C.W. Cummings offers the latest innovations in hydronic heating systems.
How does a hydronic system work?
How it works and why it works so well are closely tied together.
Let’s start with why you need a heating system. Well, you need a heating system so that you can be comfortable in your home even in the coldest winter weather, but also in the milder Spring and Fall heating seasons.
What makes you uncomfortable?
Being in a room that’s not warm enough?
Having cold feet?
Being in a drafty room?
All of these can make you feel uncomfortable.
When it’s cold outside, the house loses heat to the outside via conduction, convection, and radiation. How fast it loses heat to the outside depends on several factors such as how much insulation is in the walls and ceiling , how cold it is outside as compared to inside, and how hard the wind is blowing.
Conduction is the transmission of heat through a medium without perceptible motion of the medium itself. Put your hand on the hood of your car after the car has been out in the sun for a while. Your hand gets hot from direct contact with the hot metal. Convection is heat transfer in a gas or liquid by the circulation of currents from one region to another. The wind is the best example of this… warm spring breeze… cold winter wind. Radiation is the emission or propagation of energy in the form of rays, waves or particles. On a clear day in mid-winter, step out from the shadow of a building into the bright sunlight. Feels good, doesn’t it? You are being warmed by solar radiation.
Another thing to think about is that heat always moves from a warmer object to a colder one. As the house loses heat to the cold winter air, you lose heat to the house and the colder objects in it such as walls, windows, etc. To be comfortable, your heating system needs to replace the cold being lost to the outdoors. At the same time, the heat should not be drafty or create hot and cold spots in the house.
This is why a hydronic system works so well to make you comfortable. It takes the heat from the boiler or other heat source and moves it quietly and efficiently to radiators, baseboards or radiant floors, ceilings or walls. By creating these warm surfaces in each room, there is a warm object to send heat to you and the cold walls or windows. The best heating system should keep you comfortable without you even noticing it’s doing it. That’s what a good hydronic system can do for you.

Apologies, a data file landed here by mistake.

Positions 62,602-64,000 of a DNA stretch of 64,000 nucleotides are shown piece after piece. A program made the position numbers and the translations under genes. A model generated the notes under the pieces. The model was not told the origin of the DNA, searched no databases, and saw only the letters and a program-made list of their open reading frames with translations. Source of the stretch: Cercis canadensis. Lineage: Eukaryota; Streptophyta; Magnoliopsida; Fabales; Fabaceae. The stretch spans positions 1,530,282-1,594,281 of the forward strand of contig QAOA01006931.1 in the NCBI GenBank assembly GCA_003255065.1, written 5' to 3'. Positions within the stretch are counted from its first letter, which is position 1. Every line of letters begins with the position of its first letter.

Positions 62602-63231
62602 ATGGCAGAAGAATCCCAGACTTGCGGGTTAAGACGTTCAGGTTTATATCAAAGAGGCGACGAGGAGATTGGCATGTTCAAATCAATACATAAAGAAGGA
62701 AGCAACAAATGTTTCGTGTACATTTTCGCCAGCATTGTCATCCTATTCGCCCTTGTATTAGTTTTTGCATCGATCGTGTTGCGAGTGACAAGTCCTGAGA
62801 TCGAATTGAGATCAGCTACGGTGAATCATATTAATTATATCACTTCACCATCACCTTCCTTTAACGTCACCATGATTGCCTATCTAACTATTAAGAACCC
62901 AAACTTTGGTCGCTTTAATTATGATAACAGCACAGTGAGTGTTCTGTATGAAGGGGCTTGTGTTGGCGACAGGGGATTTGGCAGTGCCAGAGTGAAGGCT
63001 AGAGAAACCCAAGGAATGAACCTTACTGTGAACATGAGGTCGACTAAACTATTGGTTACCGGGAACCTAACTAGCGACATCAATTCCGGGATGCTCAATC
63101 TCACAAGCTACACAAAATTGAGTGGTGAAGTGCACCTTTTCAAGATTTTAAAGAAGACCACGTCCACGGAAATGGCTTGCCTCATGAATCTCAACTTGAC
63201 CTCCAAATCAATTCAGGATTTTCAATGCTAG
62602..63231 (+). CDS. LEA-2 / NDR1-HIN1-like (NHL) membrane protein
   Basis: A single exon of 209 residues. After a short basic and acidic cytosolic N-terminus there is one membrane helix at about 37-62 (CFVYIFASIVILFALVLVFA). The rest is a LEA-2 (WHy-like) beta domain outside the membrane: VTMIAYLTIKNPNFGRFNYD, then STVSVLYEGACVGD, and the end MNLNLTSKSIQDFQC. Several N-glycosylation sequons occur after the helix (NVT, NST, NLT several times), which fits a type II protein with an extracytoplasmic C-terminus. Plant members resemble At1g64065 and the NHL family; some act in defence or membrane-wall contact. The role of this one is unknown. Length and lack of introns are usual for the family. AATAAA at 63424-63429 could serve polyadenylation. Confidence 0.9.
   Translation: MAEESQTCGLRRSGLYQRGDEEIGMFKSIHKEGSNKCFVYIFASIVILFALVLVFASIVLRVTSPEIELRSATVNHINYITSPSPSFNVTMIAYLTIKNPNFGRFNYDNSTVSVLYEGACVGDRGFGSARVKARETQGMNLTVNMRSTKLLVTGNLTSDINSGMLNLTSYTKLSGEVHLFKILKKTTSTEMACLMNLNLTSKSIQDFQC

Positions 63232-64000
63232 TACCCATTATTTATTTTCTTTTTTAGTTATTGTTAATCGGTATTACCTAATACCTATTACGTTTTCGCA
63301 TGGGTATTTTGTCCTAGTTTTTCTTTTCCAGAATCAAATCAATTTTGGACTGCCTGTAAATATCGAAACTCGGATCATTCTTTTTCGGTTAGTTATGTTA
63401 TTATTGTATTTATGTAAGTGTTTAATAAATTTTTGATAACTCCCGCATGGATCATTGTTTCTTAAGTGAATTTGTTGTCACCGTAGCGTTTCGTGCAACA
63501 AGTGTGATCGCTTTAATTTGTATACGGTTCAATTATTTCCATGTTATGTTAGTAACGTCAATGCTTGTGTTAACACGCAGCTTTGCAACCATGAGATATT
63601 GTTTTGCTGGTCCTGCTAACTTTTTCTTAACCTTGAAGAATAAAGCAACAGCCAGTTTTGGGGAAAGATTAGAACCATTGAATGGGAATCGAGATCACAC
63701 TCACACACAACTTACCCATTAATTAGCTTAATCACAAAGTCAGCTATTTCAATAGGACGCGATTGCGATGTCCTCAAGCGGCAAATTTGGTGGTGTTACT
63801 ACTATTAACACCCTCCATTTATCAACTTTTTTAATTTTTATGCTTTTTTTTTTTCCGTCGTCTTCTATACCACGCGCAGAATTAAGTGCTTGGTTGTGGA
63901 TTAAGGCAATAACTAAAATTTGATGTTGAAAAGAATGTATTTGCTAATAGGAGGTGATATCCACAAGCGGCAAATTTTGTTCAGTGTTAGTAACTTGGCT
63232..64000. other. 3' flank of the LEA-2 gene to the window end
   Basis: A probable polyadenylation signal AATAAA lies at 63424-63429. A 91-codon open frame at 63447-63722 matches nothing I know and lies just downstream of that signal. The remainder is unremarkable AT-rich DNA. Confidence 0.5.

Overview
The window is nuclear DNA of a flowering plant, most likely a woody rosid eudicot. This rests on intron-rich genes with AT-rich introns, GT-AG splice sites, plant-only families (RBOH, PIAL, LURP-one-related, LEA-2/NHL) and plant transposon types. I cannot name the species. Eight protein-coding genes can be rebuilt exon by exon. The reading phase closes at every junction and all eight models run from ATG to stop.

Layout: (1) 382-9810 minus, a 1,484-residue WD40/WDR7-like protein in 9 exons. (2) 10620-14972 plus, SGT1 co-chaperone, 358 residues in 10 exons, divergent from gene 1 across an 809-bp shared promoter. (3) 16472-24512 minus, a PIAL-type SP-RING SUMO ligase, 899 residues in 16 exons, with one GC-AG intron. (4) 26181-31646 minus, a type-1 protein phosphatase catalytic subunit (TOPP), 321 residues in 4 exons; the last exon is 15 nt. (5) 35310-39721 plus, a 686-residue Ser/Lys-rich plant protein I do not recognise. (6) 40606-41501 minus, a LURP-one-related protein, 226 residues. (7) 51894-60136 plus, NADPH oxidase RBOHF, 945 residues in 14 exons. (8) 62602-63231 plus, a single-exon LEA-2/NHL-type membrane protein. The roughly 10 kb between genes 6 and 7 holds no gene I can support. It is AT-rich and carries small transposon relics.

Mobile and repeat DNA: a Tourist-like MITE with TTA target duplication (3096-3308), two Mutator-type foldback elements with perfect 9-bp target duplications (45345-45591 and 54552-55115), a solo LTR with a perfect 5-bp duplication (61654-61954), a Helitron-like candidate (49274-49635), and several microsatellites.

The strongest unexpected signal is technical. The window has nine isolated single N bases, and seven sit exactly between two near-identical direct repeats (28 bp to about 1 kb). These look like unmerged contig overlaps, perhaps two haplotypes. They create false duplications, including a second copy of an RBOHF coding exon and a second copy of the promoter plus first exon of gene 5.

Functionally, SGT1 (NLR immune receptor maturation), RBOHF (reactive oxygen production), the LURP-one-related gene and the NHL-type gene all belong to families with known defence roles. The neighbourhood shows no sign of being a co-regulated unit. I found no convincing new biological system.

What type of equipment does a hydronic system require?
First, the system requires a heat source and, as mentioned previously, this is usually a boiler in the basement or equipment room. Why is it called a “boiler” when it only heats the water and doesn’t boil it? No one knows, but a boiler is a pressure vessel with it’s own safety controls that limit the maximum pressure in the boiler, the maximum temperature and, in many areas, a low-water cut off that shuts off the fire to the boiler if it ever loses water due to a leak in the system.
At the other end of the system will be the heating units such as copper fin tube baseboard, cast iron baseboard, cast iron radiators (usually only found in older houses) or tubing imbedded in the floors, ceiling or walls (called RFH, or Radiant Floor Heating).
In between the boiler and the heating units are the piping and a few small but essential pieces of mechanical equipment that help make the system function quietly and efficiently. A typical system includes:
A pressure reducing valve that reduces the city water pressure to the lower pressure needed for the heating system.
An air separator takes the air contained in fresh water and removes it from circulation. Water needs to be “airless” to assure a truly quiet and efficient system.
Depending on whether your system uses air control or air removal, the air separator sends the air to either a steel compression tank through an air control fitting, or through an air vent that takes the air out of the system. Either type of system works well and each has its advantages and disadvantages.
Air removal systems also require a diaphragm expansion tank to accommodate the change in water volume in the system as the water heats up and cools down.
The hot water is moved through the system from boiler to heating units – and back – by small centrifugal pumps commonly called circulators. Older hydronic systems will usually have a slow speed circulator mounted on the side of the boiler pumping from the heating units toward the boiler.
If an older heating system had more than one zone, such systems usually relied on zone valves to divide the hot water flow to each zone that required heat.
More modern systems use small individual circulators, one for each heating zone, pumping away from the connection to the compression tank or expansion tank. Circulators or zone valves are usually turned on by the thermostat in each heating zone.
Depending on the piping design, each zone may also require one or two flow control valves in the piping. Contrary to its name, the flow control valve doesn’t control flow; instead, it prevents unwanted flow from occurring in an “off” zone when another zone is calling for heat. Many systems today tie the thermostats into a zone control relay box which simplifies the wiring of the thermostats to the boiler and zone valves or circulators.
For more information on hydronic components, or if you have a question about hydronic heating, contac